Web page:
Amye Bensenhaver: Here’s the brief version of the top ten open government stories of 2019

And now, the Reader’s Digest version of the top ten open government stories of 2019: 1. The release of the 2017 actuarial analysis The biggest story in 2019 was, chronologically, the last. On December 20 Governor Andy Beshear released the actuarial analysis of the former governor’s 2017 “Keeping the Promise” pension reform plan. The analysis revealed that “the proposed 2017 reforms would...

Amye Bensenhaver: Rep. Chris Harris will be missed in legislature as champion of open records

Personal tributes have been pouring in since Rep. Chris Harris, D-Forest Hills, announced on December 19 that he will not seek re-election as state representative for Pike and Martin Counties. Open government proponents are deeply saddened by Rep. Harris’s announcement. His advocacy for the laws securing the public’s right to know has been unwavering. As a member of the Pike County Fiscal...

Amye Bensenhaver: KY Supreme Court strikes blow for open government; court is arbiter of access

In what may be the single most important victory for open government in recent memory, the Kentucky Supreme Court issued an opinion on September 26 in which it repudiated the Legislative Research Commission’s argument that it, and not the courts, are the final arbiter of access to records of the LRC and the legislature. The opinion in Becky Harilson, etc., et al. v. Hon. Phillip J. Shepherd, et...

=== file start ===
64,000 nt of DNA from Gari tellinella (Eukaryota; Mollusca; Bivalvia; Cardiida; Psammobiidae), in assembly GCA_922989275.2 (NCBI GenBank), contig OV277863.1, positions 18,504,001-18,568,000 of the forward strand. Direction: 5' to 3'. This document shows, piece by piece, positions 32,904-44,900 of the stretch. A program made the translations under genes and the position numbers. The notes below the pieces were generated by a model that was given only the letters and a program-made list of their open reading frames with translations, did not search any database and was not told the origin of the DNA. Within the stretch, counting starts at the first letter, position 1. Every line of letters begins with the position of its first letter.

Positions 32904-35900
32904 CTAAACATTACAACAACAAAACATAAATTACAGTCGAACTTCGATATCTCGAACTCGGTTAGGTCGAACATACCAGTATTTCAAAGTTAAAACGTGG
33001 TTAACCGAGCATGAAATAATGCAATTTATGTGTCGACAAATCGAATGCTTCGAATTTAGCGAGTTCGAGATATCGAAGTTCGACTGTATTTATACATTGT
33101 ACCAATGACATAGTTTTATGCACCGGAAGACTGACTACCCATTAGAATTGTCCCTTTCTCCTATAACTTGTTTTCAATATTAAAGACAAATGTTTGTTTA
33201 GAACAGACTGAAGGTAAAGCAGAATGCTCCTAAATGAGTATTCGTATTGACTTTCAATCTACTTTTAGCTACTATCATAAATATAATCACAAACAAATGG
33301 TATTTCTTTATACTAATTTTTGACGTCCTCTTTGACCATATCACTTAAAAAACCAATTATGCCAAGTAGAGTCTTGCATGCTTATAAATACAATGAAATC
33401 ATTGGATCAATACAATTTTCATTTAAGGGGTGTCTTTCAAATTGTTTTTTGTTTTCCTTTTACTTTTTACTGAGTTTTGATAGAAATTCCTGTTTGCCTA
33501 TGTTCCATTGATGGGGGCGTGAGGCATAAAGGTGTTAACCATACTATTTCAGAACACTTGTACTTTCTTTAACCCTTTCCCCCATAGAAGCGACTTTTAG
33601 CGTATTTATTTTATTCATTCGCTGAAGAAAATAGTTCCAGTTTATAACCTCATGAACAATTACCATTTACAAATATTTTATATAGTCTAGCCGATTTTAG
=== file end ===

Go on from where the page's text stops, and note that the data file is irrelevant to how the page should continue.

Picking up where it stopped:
Amye Bensenhaver: KY citizens own the plane, Governor, and have a right to know how you use it


“The information is out there. The people can see all of the flights that have been taken and can see where the money came from. “The real question is: Why does it matter what the purpose (of the trip) is? Did taxpayers pay for it? If they did, then they should know the purpose. If they didn’t pay for it, it’s none of their business.” This, according to the Bowling Green Daily News,...

Amye Bensenhaver: Resisting tranparency at all costs — and that’s why open records laws exist

It is deeply disturbing that a public agency — whose compliance with state transparency laws is found by the Kentucky Auditor of Public Accounts to fall “drastically short” — concludes its response to the auditor’s examination with the statement that it “compl[ies] with all governing statutes *to the extent possible.*” This is how the Kentucky Retirement Systems responded to Auditor Mike...

Amye Bensenhaver: Recent Fayette Circuit Court decision another major victory for open records law